That unit was initially defined as the “Special Forces Ranger Regiment.” By the time Big Green was getting on board, the first draft Table of Organization and Equipment no longer used the R-word. The unit was the Special Forces Group. The Rangers contributed two things: the disbandment of the Ranger Companies left some personnel spaces up for grabs (but not 3,000, which is how we got the current size SF group). And later, the Army Institute of Heraldry would assign the lineage and honors of the World War II and Korea Ranger units to Special Forces, along with those of the Canadian-American First Special Service Force. After the Ranger Battalions were established starting in 1974, it took them over a decade to get their history back!
You might ask, why doesn’t the OSS-derived Special Forces simply use the lineage and honors of OSS? Well, as a joint interagency wartime agency, the OSS does not have any history, lineage and honors, at least as far as the heraldry geeks at the Army Institute of Heraldry are concerned. Not that it matters. SF knows whence we were begotten.
A careful reading of Paddock’s rather dry book illuminates some other doctrinal and terminological dark spots, as well. For instance, how did the Operational Detachment Alpha get its name? Early draft papers by Bank and Volckmann, as we’ve noted often referred to the small SF team as the “Special Forces Operational Group,” reusing OSS terminology. (Bank was an OSS vet; Volckmann, who was a guerrilla leader in the Philippines, worked closely with Bank and other OSS vets in developing the concept, which drew on the OSS and British (SOE) experience in Europe, Africa and the CBI, as well as on the more informal, even ad-hoc organizations and concepts used by Volckmann, Fertig and the other Pacific Theater guerrillas). But “Group” had a specific meaning in Army lingo: a unit formed of two or more battalions, like a Regiment, but less permanent and more flexible. (Originally, a Brigade was a Regiment-sized field formation with combined arms: infantry, artillery and cavalry). Very large Support and Service Support formations are often organized as Groups. Some of these heraldic and historical distinctions have become moot with time, but Volckmann was trying to sell a new capability to a suspicious Army, who saw any kind of Special Forces or Rangers as a way to peel away the regulars’ best-motivated NCOs.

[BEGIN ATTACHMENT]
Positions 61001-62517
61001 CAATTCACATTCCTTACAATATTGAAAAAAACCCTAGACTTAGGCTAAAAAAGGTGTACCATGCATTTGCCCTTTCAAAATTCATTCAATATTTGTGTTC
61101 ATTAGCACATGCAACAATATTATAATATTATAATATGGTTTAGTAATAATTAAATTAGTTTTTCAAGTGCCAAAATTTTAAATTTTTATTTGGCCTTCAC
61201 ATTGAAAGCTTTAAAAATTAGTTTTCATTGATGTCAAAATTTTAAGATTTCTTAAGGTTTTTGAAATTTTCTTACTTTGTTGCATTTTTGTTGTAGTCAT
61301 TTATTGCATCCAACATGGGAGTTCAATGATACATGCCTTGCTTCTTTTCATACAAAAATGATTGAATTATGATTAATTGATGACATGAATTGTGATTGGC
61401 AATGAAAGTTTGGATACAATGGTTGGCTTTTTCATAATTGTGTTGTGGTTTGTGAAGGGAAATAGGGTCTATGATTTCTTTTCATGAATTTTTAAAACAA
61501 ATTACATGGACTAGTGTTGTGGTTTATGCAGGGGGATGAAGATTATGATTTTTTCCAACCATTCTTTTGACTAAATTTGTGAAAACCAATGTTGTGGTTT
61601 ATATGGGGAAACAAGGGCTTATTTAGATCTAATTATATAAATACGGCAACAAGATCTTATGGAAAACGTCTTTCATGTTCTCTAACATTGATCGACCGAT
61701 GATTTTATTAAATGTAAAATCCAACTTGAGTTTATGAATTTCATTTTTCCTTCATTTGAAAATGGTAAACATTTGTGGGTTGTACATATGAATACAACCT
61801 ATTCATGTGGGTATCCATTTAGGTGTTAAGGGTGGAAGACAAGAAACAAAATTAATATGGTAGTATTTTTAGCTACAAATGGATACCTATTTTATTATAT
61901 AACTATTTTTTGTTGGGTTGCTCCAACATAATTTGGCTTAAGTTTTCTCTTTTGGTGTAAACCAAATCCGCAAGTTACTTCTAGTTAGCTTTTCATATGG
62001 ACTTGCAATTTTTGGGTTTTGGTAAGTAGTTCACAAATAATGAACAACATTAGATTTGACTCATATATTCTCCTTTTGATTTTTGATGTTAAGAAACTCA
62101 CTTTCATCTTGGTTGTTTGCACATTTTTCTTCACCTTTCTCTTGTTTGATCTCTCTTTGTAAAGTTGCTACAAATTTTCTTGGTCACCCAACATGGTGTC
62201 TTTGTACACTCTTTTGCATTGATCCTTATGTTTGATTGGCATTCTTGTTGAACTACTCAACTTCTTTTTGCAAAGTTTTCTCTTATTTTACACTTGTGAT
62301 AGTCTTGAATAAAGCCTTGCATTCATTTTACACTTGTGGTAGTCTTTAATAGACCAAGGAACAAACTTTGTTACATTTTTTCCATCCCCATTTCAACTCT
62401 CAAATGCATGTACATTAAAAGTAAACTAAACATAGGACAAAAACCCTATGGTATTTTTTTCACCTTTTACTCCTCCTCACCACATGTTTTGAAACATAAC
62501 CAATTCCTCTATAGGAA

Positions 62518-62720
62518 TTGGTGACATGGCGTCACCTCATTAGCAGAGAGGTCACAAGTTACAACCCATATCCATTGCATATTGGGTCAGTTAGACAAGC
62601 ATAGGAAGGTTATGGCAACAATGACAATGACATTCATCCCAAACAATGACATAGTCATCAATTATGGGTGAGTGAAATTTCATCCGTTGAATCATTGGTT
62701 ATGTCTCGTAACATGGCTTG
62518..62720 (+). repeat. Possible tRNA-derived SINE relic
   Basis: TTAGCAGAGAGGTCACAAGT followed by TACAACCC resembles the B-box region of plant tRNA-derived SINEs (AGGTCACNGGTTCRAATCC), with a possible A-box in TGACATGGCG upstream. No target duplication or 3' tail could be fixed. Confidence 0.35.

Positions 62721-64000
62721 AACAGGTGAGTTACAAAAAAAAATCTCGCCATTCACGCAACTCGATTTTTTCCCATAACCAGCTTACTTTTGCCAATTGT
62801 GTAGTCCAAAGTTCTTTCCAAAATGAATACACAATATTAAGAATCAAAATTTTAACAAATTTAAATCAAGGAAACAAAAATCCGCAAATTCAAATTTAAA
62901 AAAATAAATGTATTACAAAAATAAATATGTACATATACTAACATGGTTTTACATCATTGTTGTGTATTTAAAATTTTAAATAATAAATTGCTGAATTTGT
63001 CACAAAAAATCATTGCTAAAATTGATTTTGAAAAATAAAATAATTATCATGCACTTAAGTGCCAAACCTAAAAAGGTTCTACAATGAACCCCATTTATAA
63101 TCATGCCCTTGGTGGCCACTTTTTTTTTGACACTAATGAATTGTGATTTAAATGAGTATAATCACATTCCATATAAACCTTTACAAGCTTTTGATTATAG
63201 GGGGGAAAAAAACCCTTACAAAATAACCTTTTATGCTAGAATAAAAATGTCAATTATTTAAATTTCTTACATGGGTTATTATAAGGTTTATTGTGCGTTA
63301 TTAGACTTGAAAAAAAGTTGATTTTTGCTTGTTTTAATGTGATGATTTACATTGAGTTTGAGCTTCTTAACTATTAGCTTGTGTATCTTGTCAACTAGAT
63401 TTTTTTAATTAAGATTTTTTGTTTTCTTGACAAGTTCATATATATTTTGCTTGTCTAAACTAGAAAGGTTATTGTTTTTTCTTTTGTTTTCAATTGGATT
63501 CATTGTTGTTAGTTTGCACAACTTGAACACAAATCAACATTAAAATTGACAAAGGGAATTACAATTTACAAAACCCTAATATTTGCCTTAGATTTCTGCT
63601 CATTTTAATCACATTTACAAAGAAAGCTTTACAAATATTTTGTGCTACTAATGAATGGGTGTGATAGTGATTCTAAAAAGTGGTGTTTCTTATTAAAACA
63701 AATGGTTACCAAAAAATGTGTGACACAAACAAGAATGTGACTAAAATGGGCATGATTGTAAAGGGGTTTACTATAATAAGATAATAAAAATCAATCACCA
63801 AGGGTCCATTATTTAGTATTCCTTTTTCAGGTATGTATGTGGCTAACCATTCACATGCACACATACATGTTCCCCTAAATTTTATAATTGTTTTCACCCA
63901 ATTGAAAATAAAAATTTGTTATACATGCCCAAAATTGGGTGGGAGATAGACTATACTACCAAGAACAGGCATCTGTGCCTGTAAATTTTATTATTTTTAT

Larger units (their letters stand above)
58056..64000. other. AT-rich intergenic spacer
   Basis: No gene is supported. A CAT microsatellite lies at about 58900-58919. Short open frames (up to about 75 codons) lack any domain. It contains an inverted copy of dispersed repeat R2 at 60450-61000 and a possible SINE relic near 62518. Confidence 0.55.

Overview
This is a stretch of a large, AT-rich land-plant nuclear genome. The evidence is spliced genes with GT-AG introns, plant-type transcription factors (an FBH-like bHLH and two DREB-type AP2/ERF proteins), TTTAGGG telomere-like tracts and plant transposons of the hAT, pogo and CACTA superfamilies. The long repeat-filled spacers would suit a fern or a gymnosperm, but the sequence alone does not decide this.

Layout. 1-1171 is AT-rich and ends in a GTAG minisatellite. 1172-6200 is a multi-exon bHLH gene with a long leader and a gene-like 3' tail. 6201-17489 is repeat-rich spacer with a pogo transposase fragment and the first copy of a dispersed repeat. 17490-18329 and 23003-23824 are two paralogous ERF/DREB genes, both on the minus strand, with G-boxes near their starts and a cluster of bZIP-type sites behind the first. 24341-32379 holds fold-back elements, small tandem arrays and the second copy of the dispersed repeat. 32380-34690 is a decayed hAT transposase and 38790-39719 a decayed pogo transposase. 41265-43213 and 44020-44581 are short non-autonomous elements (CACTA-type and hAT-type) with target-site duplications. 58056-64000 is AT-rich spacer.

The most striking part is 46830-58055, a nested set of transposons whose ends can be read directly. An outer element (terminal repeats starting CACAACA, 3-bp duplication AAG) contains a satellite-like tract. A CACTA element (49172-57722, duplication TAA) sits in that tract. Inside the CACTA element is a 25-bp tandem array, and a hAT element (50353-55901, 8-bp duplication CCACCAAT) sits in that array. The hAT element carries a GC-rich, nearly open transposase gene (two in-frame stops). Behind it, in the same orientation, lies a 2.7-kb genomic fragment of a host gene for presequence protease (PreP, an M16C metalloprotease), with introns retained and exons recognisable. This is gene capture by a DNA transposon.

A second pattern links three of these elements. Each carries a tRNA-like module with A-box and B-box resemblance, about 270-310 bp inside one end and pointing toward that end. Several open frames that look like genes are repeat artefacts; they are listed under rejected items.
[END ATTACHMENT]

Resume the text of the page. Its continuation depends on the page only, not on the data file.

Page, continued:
It is interesting to contemplate what would have happened to the SF/UW concept if Bob McClure and Russ Volckmann hadn’t been extremely skilled at the knife fight that was (and is) advancing a project in the Pentagon. Certainly all McClure’s psychological warfare experience, and all Volckmann’s hard-won guerrilla savvy (not to mention that of their officer brain trust) got a workout in the period from approximately 1947-1952. A fictionalized (but much livelier than Paddock’s) version of some of this history is found in the WEB Griffin “Brothehood of War” novel series from the early 1980s.
Paddock, Alfred H. Jr. US Army Special Warfare: Its Origins. Washington: National Defense University Press, 1982.